Not surprisingly, and as I predicted here, there is a shortage of qualified labor for the 2016 Olympic projects. It is a very good time to be a civil engineer in Brazil. The shortage of labor is being used as a justification by the Olympic Organizing Committee to elevate the salaries of the personnel that they already have under contract. This will also necessitate the imporation of more expensive experts from abroad, so those of you thinking of making the jump to Brazil , come on in, the water’s lovely, although you’re still likely to get your electronic goods stolen on the street (an Italian friend of mine was robbed twice yesterday, the second attempt, obviously, not as fruitful as the first as there was nothing left, coitados).

The general strike at the Maracanã continues! There was a brief resolution last week, but all work has stopped again and the Consorcio Maracanã (Odebrecht, Delta and Carioca) is making no attempt to re-start negotiations with the union. One of the major complaints of the workers is that they were being served rotten food and that even after the last round of negotiations, the food provider was not changed. There are likely two sides to this story, maybe even three, but serving rotten food to one’s workers is certainly not in the best interests of the nation. Come on Dilma, get your petit-bourgeois party back to the left it left ten years ago!


After strikes at the Maracanã and Minerão, threats of striking in Cuiabá, there is now the possibility of a strike at the Fonte Nova in Salvador. Salvage capitalism meets head to head with relatively strong syndicalism! Drama total!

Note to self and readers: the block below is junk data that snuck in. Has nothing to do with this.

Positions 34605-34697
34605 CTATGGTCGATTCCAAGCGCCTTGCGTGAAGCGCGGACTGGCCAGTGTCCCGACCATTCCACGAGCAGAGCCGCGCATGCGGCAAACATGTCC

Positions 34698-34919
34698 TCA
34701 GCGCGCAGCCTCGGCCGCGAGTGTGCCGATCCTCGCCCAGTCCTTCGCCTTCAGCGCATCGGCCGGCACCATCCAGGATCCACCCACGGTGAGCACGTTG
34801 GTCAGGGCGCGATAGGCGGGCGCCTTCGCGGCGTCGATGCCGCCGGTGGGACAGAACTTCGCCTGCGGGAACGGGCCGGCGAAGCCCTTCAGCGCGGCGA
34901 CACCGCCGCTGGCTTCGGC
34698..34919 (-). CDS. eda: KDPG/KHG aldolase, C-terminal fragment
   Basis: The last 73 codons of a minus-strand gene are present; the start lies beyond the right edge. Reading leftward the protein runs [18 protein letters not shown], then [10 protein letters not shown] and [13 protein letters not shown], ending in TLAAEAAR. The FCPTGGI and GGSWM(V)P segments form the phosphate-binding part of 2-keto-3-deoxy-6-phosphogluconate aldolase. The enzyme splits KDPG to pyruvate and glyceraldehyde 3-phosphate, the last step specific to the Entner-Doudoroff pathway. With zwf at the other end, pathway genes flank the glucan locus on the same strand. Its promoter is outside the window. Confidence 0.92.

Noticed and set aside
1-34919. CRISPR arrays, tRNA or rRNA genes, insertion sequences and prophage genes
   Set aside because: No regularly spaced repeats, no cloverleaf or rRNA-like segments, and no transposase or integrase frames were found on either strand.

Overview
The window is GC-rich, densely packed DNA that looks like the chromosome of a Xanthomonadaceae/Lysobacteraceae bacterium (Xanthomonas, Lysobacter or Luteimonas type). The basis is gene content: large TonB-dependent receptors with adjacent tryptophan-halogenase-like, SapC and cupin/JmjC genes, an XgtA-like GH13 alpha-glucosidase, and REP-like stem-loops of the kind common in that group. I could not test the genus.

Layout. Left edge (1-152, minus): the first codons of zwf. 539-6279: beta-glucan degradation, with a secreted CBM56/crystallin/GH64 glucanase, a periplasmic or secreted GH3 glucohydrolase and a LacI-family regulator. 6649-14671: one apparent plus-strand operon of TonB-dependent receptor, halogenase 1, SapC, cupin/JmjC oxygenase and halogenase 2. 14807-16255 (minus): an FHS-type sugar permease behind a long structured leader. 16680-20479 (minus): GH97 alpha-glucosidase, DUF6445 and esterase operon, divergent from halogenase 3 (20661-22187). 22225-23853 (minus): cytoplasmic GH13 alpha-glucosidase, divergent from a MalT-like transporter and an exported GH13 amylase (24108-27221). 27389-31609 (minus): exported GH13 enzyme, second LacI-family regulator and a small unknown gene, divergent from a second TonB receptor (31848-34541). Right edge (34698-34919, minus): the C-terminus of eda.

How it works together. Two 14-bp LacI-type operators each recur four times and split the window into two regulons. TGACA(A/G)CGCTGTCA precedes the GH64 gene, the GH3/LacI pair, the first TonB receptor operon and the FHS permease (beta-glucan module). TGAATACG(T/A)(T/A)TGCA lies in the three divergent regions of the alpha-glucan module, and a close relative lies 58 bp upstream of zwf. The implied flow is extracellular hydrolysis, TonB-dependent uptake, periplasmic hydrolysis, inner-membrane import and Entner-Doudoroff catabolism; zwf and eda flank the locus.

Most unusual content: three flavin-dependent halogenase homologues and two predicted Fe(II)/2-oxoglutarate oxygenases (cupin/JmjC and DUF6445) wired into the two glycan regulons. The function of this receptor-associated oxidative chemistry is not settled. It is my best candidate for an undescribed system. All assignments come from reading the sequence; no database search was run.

In case you thought that no one in the government was watching what is going on with these insanely inflated budgets, the Tribunal das Contas Da União (TCU) identified some price inflation in the Maracanã project. The official cost is now around R$859 million, or R$11.300 per seat. By contrast, the new privately financed Grêmio stadium in Porto Alegre will only cost R$6.600 per seat and Palmerias’ Palestra Italia stadium in São Paulo will privately finance 45.000 at R$6.670 per seat. Corinthians’ publically financed stadium in São Paulo will cost at least R$12.000 per seat.  Lesson: where public money and post-Cup privatization contracts are happening, the pigs are at the trough. Where the private sector is involved, costs are much lower. Does this mean that all the WC stadiums should be privately financed? No. But it does mean that there is a pervasive culture of getting hands in the till as often and as deeply as possible and that there is little or no control over public spending in the pursuit of mega-event legacies [sic].